Monday, July 7, 2008

MPHB ... July 2008

MPHB now owns 51% of Magnum. It is also sitting on a cash pile of Rm500 million, thanks to the privatisation. Being in control of so much cash actually puts MPHB on unfamiliar ground. For years the company battled bulging debts, close to the tune of RM2 billion at one stage.
Now, with its net cash position, no body will dare cast aspersions on its strength.

The RM500 million will be used as MPHB’s working capital of which a significant amount will be pumped into its property development division.

After all, MPHB owns several land parcels in Malaysia, which were acquired at book value. This reduces significantly its holding cost.

Without high holding costs to bear, the company is in a comfortable position to undertake its property development business as it is under no pressure to realise the value of the land.

Its maiden property development project is a 2ha plot located in Jln Sultan Ismail. MPHB is in the midst of obtaining planning approval from the authorities to develop and build a commercial and service residential tower. The project will be one of two large mixed developments that MPHB plans to launch in the Klang Valley in 2009.

Upon completion, these properties (in its landbank) will be rented out which, in turn, will provide them with recurring income.

MPHB not only has stakes in Magnum, it also has a 2.24ha landbank in Malaysia, with the most valuable plots being in Gombak, Rawang and Sepang, Sel;angor. Magnum also owns Mimaland in Gombak and some plots in Sepang, held under West Country Sdn Bhd.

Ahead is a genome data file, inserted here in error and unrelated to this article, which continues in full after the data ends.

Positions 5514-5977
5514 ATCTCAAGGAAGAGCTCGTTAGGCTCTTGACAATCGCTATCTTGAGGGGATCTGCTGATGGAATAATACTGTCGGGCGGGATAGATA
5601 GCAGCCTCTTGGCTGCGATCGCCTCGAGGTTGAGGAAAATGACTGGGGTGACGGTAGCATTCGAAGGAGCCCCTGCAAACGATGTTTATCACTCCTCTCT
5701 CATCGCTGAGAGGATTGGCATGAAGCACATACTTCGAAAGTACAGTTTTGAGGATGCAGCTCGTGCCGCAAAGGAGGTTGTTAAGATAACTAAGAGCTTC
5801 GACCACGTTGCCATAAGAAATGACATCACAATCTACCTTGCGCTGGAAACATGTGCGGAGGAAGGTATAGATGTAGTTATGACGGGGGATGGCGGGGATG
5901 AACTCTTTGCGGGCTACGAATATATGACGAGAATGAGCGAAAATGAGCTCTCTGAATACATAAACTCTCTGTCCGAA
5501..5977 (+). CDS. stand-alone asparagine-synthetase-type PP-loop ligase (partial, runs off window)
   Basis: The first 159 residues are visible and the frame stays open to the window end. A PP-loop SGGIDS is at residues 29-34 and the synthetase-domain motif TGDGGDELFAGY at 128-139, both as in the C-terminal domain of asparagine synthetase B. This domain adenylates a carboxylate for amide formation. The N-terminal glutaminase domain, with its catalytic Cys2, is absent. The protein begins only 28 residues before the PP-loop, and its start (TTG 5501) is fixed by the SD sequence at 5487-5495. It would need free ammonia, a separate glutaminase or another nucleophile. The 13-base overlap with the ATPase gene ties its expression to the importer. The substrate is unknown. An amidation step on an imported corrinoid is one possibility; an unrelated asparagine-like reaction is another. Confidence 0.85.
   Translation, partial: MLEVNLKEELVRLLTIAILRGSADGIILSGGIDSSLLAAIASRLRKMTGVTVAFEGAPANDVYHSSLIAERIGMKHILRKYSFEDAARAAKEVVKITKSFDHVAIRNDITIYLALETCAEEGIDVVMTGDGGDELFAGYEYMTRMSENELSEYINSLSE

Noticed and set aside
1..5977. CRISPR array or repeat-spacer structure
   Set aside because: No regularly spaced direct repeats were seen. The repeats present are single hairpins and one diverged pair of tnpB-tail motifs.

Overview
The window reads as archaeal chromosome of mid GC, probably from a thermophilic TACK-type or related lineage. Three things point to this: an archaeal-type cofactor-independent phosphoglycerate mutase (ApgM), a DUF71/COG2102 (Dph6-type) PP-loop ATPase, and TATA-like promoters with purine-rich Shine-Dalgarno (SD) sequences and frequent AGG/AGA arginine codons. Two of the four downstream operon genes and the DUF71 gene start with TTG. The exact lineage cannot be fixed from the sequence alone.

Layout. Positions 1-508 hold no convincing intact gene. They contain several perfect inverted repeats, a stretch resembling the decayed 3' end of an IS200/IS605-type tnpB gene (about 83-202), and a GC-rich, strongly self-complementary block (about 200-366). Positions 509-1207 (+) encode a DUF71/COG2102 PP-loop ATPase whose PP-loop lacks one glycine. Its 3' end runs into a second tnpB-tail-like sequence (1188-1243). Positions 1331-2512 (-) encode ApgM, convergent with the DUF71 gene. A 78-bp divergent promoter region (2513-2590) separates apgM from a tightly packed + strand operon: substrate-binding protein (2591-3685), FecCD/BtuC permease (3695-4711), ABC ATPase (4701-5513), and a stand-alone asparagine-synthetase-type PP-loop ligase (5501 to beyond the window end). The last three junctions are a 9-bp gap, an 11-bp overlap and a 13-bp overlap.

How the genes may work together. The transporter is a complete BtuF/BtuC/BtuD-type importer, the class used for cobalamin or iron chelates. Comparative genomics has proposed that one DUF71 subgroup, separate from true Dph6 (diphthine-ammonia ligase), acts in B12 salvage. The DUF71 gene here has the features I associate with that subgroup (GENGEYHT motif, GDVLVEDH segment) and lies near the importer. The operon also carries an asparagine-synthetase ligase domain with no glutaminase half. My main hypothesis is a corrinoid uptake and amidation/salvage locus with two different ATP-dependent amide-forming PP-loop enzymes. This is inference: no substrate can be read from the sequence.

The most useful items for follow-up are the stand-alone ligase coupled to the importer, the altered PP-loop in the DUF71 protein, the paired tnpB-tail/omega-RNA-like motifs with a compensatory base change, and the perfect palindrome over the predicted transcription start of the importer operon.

If MPHB opts to delay its property development projects, it has to get its earnings mainly from its gaming division, which is expected to slow down due to the present economic landscape.

Apart from the marginal reduction in MPHB’s effective shareholding in Magnum Corp, after welcoming a new partner in CVC capital Partners (Asia), which holds the remaining 49%, how will its earnings fare in the futrure?

They can still see growth in 2008, but in 2009 will be a challenge. Although MPHB has its stockbroking and insurance divisions to fall back on, they are not likely to outperform in 2009.

Meanwhile, MPHB is still searching for partners to consolidate its insurance arm to comply with Bank Negara Malaysia’s margin solvency requirement. It was reported that MPHB had a suitor but talks fell through as the prospective buyer had not obtained a consensus from its shareholders for the acquisitions.

Nonetheless, with no time frame to dictate when the company is required to consolidate its insurance business, it will take its time in seeking a good partner who will take a stake at the right price.

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